In a preliminary posting to this story, St. George News asked its Facebook readers for comments. Considerable response was received, and the following are a few that represent the diversity of thought on the matter:
Ron Rodriguez: Having resided in Iron county for about 13 years, I had to deal with the prairie dog problems on my rural property. I lived on 20 agricultural zoned acres. I was not a farmer nor a rancher, but I did derive some income by leasing out acreage for livestock (horses, cattle and sheep). These critters can and do damage vast amounts of land in real short time, creating burrows and dens that are a danger to livestock. Livestock can and do suffer limb injuries which can be very costly and/or result in death. Aside from injuring livestock, these critters also cause extreme hardship on landowners who wish to develope their property. Federal legislation prohibits development of personal property. Zoning variances are difficult to obtain therefore stifling development. And these are just a few “big deals” that are cause for concern to many in Iron County.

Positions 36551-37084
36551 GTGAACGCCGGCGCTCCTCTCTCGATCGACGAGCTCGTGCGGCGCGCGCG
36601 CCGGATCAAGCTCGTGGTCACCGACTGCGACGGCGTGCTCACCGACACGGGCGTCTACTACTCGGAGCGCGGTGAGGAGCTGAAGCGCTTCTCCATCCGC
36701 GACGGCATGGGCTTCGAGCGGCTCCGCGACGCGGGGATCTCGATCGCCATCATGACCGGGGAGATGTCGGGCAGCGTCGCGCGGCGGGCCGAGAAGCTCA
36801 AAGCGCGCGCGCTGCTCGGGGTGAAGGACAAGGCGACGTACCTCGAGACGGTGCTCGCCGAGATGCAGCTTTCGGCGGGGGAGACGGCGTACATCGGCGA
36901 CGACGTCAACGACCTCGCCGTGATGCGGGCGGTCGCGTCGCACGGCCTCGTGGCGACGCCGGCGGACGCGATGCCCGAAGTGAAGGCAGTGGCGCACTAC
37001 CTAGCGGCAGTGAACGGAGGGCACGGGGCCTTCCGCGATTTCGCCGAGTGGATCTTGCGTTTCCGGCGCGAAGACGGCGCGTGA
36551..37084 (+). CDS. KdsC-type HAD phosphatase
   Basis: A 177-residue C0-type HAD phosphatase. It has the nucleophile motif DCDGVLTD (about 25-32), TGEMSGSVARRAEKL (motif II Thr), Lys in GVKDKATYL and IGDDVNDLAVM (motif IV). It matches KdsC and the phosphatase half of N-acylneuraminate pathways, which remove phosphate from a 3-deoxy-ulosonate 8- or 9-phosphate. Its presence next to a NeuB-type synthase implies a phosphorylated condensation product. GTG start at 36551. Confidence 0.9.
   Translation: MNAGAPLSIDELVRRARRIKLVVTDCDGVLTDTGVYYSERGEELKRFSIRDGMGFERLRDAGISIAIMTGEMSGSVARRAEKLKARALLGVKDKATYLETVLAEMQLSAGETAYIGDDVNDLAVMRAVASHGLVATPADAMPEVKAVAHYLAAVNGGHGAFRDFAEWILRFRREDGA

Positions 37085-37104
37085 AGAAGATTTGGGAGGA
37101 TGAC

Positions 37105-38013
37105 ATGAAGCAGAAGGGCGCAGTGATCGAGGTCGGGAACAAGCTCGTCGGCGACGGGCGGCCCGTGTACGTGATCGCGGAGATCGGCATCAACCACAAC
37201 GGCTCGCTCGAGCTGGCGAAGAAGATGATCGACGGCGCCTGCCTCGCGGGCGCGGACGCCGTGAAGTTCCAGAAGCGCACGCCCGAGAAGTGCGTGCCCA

Sue Reynolds: I think they are cute. They actually help with the natural grasses on prairies by fertilizing and re-seeding them. When they were all killed in the mid west the grasses didn’t grow and the some of the buffalo died off. They were here first. I miss seeing them in the fields on the way to Cedar … Cattle do more destruction than a prairie dog! The prairie dogs occupy only 1% of the land than what they did a century ago. They help other animals like the burrowing owls, black footed ferrets and more. A lot of people believe they are just pests but they are an important part of the eco system! Do a little research on these animals!
Robyn Utley Ekker: … often they move in long after the land was purchased. Take the case of the Parowan cemetary and airport. Those have both been there for generations, but only in the last several years have prairie dogs moved in an started wreaking havoc. Something needs to change. I’m not saying they should be totally unprotected if they really are endangered, but some sense has to be used. This is a pervasive species that has caused much damage throughout Iron County.